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在线翻译:
szdaily -> Opinion -> 
Cementing ties with Oceania
    2017-04-03  08:53    Shenzhen Daily

    Winton Dong

    dht620@sina.com

    PREMIER Li Keqiang paid an official visit to Australia and New Zealand from March 22 to 29, the first trip made by a Chinese premier to the two Oceanian nations in 11 years. The eight-day visit, amid the rising atmosphere of protectionism, has sent a strong signal to the world that China and the two Oceanian countries will further promote the liberalization of trade, friendship and cooperation.

    This year also marks the 45th anniversary of China’s establishment of diplomatic ties with both Australia and New Zealand. Premier Li said that China has built mutual trust with the two nations during the past years and the country is willing to work with Australia and New Zealand for an early agreement on the Regional Comprehensive Economic Partnership (RCEP).

    “We have seen in practice how the trend of economic globalization has become closely interconnected with, even inseparable from peace, development and cooperation,” Premier Li wrote in an article published in the mainstream newspaper The Australian before his visit.

    While in Australia, Li negotiated with his counterpart Malcolm Turnbull about making better use of the bilateral free trade agreement, which took effect in December 2015. According to figures from the Chinese General Administration of Customs, trade volume between China and Australia reached US$107.8 billion last year, almost three times more than Australia’s trade with the United States. China had a roughly US$50 billion trade deficit with Australia in 2016 and has been the country’s biggest trading partner for eight consecutive years since 2009.

    As we all know, Australia is a traditional ally of the United States. There are about 2,000 U.S. soldiers garrisoned in Australia now and many facilities within its territory such as telecommunication stations and electronic surveillance stations are for the convenience of U.S. military use. However, when addressing the issue that some observers and media outlets are encouraging Washington and Canberra to contain China, Premier Li, at a joint press conference with Turnbull, frankly commented that Chinese-Australian relations do not target any third party and there should be no such issue as taking sides as Australia independently develops its ties with China and the United States.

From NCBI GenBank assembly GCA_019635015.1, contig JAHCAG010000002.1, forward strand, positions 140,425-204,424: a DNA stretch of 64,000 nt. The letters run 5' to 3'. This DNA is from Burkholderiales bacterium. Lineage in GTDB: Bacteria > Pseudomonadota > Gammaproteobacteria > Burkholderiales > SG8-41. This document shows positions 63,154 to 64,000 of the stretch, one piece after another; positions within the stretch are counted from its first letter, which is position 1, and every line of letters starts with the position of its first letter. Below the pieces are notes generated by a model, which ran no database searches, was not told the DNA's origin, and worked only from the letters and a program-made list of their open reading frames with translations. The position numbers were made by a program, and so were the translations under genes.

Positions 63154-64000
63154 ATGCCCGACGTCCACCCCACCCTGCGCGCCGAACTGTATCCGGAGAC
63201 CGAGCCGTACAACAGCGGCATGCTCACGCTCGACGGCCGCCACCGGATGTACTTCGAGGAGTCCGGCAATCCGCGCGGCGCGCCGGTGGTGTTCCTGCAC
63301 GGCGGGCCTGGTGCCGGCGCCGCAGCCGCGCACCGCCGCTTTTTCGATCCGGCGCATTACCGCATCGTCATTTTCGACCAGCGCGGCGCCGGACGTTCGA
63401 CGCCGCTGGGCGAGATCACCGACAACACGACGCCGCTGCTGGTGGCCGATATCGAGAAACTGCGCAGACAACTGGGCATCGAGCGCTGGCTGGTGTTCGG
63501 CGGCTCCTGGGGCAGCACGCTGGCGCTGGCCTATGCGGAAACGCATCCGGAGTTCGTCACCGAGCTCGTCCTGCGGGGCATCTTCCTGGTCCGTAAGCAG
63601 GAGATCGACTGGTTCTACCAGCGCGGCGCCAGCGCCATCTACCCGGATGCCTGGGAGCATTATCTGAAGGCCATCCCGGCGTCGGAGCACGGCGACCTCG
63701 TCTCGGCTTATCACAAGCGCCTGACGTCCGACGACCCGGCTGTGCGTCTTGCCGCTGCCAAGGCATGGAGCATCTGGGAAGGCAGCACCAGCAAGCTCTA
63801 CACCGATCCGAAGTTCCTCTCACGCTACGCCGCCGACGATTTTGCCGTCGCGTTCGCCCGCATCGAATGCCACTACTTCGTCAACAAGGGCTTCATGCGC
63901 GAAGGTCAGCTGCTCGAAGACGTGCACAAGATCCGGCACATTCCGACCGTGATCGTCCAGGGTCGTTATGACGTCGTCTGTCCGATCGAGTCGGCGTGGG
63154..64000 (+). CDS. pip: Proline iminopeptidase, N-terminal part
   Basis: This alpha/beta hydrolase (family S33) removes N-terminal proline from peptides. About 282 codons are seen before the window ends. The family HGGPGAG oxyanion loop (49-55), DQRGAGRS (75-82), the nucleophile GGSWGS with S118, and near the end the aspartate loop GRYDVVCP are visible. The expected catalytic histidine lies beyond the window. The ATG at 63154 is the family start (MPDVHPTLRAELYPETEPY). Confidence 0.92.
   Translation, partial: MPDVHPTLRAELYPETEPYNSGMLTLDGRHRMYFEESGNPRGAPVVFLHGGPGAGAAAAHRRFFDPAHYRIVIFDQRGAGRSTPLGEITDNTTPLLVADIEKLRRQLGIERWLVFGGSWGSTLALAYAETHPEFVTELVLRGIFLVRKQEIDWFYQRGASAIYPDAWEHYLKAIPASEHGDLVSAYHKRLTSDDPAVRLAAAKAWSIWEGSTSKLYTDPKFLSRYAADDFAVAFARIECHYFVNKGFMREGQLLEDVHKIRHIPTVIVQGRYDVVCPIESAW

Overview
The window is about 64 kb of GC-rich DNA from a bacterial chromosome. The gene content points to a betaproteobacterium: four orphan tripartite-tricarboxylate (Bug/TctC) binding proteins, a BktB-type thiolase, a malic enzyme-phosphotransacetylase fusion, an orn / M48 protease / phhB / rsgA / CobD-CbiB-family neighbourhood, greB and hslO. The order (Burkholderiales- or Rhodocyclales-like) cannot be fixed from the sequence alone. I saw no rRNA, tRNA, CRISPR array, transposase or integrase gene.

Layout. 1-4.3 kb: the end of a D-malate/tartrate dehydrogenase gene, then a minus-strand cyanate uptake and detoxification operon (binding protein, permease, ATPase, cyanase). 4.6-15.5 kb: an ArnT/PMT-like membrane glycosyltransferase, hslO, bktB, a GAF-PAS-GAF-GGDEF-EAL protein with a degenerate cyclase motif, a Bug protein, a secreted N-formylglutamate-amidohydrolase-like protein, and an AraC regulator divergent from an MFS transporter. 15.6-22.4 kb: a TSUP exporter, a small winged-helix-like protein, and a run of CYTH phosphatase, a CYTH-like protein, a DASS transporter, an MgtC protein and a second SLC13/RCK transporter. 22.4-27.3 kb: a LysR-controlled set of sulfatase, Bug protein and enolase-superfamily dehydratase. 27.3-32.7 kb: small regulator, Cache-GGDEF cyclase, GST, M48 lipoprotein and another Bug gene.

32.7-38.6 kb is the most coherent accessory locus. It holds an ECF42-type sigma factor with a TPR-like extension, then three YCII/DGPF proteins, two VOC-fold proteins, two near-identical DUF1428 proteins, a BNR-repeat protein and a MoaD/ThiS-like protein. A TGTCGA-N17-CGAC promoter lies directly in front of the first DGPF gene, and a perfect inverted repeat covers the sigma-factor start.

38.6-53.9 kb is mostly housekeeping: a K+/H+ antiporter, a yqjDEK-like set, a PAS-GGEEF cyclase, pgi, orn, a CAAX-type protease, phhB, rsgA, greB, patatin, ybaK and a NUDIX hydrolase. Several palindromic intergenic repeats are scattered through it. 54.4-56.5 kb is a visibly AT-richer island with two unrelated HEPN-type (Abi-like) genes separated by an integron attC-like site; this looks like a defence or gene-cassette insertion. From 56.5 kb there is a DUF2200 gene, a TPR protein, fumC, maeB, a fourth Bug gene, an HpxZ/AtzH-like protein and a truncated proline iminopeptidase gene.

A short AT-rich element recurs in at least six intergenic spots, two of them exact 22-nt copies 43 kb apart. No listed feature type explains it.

To further expand the free trade agreement between the two countries, China has given licenses to all qualified Australian beef exporters. Originally, only 11 Australian companies were authorized to export beef to China and now 36 new exporters will be added to the list. Moreover, China is also scheduled to invest US$4.6 billion in an iron ore project in Western Australia. The project, which will be launched in 2018, is expected to create 3,300 new jobs in the country.

    “Australia will work closely with China to defend free trade and open markets, which will bring more benefits to both peoples,” Turnbull said. The prime minister also announced that Australia would open a new consulate general in Shenyang, the capital of Liaoning Province, aiming to ease visa applications from Northeast China.

    From March 26 to 29, Li visited New Zealand and met with Prime Minister Bill English. The two leaders discussed a range of issues promoting cooperation and developing a comprehensive partnership. The most notable achievement of Li’s trip was the announcement to upgrade the nine-year China-New Zealand free trade agreement. “The first round of negotiations on the upgrade of the free trade agreement will be conducted from April 25 to 27 this year,” English said. Initially signed in 2008, it was the first agreement of such kind China has ever signed with a developed country.

    China is also the largest trading partner of New Zealand with an estimated trade volume of 113 billion yuan (US$16.5 billion) last year. More than 400,000 Chinese tourists visited New Zealand in 2016 and about 35,000 Chinese students are studying in the island country. According to an agreement signed on March 27 this year, New Zealand will start issuing five-year multi-entry visas to qualified Chinese applicants in the near future.

    Besides cooperation in fields such as customs clearance, higher education, agriculture and food export, New Zealand also became the first Western developed economy to sign a memorandum to align with China’s Belt and Road Initiative during Premier Li’s visit to the country.

    No matter if it is a coincidence or not, following the footsteps of Premier Li, U.S. Vice President Mike Pence will also visit Australia this month. However, with U.S. President Donald Trump’s adherence to the “America First” strategy, it is virtually impossible for Australia to expect much progress in terms of its trade with traditional friend the United States in the coming years. According to a survey conducted at the end of last year, about two-thirds of Australian people opposed the election of Trump as U.S. president.

    Both Australia and New Zealand are strong advocates and important participants of the Trans-Pacific Partnership Agreement (TPP). In 2016, the TPP was signed in Auckland, the largest city in New Zealand, with 12 initiative member states. The recent withdrawal of the United States from the TPP is a heavy blow to the two Oceanian countries and TPP as a whole.

    (The author is the editor-in-chief of the Shenzhen Daily and guest professor of Shenzhen University with a Ph.D. from the Journalism and Communication School of Wuhan University.)

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